Channing entertaining
despite forgetfulness

Age has its privileges. Carol Channing, 84, got a standing ovation the moment she appeared on stage for her show, "An Evening With Carol Channing," at the Hawaii Theatre on Friday, and kept the audience on her side even when she appeared to forget where she was going in mid-story.

Forgetfulness can be funny if it's feigned as part of the act, and painful if a beloved performer is actually losing it on stage.

With pianist Don White providing the Broadway legend with cues or reminders as needed, Channing charmed her way through the evening with a winning sense of improv similar to that seen at the opening night of a Frank DeLima show. Several of Channing's stories wandered off course in odd ways, but she was entertaining throughout.

Channing was at her best sharing stories about people she's worked with and with impressions of them. Tallulah Bankhead disliked wearing clothes -- panties, most of all. Sophie Tucker was proud of her large breasts and deep cleavage. Ann Miller broke up a shooting of "The Love Boat" by sharing more information than necessary about where she perspired most heavily.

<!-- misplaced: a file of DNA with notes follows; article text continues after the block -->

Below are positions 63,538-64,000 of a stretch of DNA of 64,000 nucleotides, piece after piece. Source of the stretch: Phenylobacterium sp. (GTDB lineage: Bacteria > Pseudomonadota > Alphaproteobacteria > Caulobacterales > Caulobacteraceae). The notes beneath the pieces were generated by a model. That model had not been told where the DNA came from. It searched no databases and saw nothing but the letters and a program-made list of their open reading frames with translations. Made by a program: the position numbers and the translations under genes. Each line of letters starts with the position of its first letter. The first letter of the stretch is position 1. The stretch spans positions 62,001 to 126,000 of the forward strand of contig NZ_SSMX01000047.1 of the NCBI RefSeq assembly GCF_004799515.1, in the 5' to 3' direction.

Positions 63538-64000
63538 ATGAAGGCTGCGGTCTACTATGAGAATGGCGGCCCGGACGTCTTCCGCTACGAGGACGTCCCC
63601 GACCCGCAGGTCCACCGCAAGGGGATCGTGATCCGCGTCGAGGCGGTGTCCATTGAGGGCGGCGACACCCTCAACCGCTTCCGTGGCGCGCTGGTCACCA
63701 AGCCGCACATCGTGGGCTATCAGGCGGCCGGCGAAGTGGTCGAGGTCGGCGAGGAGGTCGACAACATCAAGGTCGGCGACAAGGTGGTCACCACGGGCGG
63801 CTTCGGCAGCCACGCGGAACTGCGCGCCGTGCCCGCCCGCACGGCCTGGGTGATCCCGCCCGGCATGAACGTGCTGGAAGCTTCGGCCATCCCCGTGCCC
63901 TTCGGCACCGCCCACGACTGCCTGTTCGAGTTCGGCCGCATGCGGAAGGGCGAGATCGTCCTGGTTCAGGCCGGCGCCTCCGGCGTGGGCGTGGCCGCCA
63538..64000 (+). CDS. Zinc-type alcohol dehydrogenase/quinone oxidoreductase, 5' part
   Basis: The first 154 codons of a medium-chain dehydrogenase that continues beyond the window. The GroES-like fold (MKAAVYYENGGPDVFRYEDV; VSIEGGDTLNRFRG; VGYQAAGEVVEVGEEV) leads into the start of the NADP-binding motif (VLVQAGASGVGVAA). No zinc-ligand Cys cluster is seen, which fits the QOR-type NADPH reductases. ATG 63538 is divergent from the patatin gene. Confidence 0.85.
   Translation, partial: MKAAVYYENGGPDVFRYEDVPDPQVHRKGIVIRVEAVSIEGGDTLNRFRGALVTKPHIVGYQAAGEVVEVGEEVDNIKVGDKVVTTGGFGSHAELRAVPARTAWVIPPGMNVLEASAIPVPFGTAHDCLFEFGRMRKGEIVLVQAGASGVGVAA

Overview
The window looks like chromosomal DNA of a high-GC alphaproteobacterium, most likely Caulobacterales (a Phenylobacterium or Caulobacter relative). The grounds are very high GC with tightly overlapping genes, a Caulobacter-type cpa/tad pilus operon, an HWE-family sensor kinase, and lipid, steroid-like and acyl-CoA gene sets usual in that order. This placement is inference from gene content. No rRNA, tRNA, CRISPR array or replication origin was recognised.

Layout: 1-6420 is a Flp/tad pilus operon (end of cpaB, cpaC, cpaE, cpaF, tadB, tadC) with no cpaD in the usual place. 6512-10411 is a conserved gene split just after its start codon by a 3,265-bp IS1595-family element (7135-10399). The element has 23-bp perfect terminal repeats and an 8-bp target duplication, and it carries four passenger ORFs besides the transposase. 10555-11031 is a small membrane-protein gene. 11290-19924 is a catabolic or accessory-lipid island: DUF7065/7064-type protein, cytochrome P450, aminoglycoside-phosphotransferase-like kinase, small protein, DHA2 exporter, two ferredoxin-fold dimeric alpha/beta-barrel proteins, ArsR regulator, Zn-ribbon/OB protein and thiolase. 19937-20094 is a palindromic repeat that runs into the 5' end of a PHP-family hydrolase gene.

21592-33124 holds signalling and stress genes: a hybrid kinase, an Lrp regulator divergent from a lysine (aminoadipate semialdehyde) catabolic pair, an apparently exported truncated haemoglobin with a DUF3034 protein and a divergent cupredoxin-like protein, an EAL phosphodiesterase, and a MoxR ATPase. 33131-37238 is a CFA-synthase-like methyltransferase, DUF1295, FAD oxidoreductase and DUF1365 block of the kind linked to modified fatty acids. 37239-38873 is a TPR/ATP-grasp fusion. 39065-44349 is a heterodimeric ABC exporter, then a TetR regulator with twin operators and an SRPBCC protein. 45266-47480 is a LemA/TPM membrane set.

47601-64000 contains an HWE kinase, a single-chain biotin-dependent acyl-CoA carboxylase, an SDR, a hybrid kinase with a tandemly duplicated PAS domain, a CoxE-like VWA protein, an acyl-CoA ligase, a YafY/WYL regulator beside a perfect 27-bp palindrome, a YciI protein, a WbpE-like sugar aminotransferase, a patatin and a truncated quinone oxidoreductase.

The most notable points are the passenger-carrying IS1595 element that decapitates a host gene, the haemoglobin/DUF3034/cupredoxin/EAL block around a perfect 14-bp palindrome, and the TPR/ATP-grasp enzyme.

Channing also recalled visiting Hawaii in 1937, shared an improbable but apparently true story about how she got into show business, and described in detail the problems that occurred when she and Yul Brynner met Queen Elizabeth of England.

Channing directed almost all of the show to the audience immediately in front of her, and it was there that the laughter and applause was the loudest and most consistent. There was a definite sense of disconnect for those amid the empty seats on the edges of the house, and much less response.

As for the musical highlights, Channing sang, "Diamonds Are A Girl's Best Friend" and "Hello, Dolly!" to enthusiastic applause, but should have had more of a band behind her than pianist White and a synthesizer player. Channing and her fans alike deserved much more than a karaoke track-style "horns" and "drums."

Act II opened with a collection of video and film clips showing Channing in her prime performing on Broadway and in television variety shows. It was a poignant reminder of what she's done and how long she's been doing it.

Channing received another standing ovation as she closed the show with a second rendition of "Hello, Dolly!", and Dolly Levi's triumphant couplet, "Wow, wow, wow, fellows/Look at the old girl now, fellows!", summed up the performance in more ways than one.

"Razzle Dazzle," a third musical highlight of the evening, seemed applicable as well.

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